The highest organ in a communist society is officially the Presidium of the Politburo. In North Korea, Kim Jong Il is the only left in the presidium after the deaths of Kim Il Sung and Oh Jin Woo. This is why North Korea is sometimes called a totalitarian state. In the Chinese government, the Politburo presidium is properly functioning and decisions are made here. From a “democratic” perspective, the Chinese Communist Party and the Chosun Workers’ Party are completely different.

In any case, within the Secretariat of the Central Committee there are specialty departments such as the Guidance Department, Propaganda and Agitation Departments, and the United Front Department, and it also includes departments that supply secret funding to Kim Jong Il such as the 38th and 39th Departments.

The provincial organs of the Party consist of party committees of provinces, cities and counties that even include the most basic low-level party committees such as elementary party committees and sector party committees.

The structure of the Workers’ Party can also be divided into permanent party organs and temporary collective leadership groups. The permanent party organs include all members who work in any specialty departments, from the Central Committee down to low-level provincial party organs. Temporary collective leadership groups signify councils of high-level or low-level leaders of the central and provincial organs, made to implant permanent authority within the society through various meetings.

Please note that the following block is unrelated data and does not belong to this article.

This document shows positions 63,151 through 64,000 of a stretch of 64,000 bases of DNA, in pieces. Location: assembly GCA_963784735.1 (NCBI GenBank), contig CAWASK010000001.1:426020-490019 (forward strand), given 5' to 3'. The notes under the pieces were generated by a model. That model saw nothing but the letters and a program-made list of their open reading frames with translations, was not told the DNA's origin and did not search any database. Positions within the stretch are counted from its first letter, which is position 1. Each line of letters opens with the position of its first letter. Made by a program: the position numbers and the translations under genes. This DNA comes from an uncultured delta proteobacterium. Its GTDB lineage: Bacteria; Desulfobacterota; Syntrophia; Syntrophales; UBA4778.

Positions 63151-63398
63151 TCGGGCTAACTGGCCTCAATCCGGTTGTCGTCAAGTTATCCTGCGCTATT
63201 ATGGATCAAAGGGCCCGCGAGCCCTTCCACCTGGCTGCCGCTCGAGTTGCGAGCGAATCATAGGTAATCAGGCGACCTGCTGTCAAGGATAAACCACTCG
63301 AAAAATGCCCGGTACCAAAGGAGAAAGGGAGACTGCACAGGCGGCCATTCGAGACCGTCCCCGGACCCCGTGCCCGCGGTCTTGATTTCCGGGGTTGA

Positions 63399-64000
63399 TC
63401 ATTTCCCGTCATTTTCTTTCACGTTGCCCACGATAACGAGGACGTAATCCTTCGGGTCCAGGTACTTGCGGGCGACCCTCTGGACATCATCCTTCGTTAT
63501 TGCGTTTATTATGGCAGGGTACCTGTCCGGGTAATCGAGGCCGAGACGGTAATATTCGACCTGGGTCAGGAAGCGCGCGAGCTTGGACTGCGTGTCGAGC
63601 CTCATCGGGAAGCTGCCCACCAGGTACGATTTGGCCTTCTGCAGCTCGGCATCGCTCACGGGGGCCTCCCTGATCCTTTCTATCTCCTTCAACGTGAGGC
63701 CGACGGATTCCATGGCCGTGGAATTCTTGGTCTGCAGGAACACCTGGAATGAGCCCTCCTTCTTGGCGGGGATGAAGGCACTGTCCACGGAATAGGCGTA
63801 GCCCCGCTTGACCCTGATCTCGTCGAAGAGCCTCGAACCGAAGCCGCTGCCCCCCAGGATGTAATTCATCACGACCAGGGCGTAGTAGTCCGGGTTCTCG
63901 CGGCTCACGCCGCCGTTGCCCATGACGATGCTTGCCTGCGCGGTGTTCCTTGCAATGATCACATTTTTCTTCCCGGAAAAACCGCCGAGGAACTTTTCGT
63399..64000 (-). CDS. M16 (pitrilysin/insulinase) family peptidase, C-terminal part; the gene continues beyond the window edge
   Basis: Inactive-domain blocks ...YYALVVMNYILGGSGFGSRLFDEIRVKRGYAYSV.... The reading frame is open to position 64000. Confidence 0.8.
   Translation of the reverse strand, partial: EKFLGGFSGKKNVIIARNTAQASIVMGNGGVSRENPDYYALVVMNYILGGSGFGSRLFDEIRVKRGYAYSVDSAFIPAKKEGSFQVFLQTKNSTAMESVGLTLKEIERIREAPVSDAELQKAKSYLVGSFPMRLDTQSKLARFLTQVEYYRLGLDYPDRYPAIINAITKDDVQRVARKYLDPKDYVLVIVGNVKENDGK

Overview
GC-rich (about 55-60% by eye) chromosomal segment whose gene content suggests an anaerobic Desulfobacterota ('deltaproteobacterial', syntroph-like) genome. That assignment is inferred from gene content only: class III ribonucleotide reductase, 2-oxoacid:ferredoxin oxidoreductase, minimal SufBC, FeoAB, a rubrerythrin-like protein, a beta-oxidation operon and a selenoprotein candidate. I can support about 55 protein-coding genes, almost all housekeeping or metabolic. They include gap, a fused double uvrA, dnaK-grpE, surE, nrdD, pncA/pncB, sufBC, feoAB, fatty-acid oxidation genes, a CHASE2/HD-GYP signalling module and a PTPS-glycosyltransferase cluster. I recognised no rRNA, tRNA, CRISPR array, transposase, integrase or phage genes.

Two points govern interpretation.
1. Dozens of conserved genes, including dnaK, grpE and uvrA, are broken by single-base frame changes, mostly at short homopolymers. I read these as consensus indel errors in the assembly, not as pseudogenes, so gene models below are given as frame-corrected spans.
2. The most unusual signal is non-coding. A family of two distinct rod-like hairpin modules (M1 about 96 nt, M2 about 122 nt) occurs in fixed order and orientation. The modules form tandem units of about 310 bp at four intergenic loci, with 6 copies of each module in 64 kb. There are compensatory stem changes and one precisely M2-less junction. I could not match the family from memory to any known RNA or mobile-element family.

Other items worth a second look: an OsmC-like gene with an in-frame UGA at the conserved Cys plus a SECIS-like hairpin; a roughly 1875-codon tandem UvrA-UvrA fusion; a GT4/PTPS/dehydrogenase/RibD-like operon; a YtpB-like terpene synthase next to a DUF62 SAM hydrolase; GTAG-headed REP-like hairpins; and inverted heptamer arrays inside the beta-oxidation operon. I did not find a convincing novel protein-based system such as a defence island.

There are approximately 4,000,000 members of the Workers’ Party, including Kim Jong Il, high-level officials to low-level members, and figures from the legislature, judiciary, and the administration.

III. Main Departments and Their Roles

The main government complex of the Central Committee of the Worker’s Party is located in Changkwang-dong, Joong-district of Pyongyang. There are many buildings in the complex which include Kim Jong Il’s personal office and most of the Central Committee departments.

The second government complex is located in Junseung-dong, Moranbong-district of Pyongyang. The Social Culture Department, United Front Department and Operations Department are included in this complex.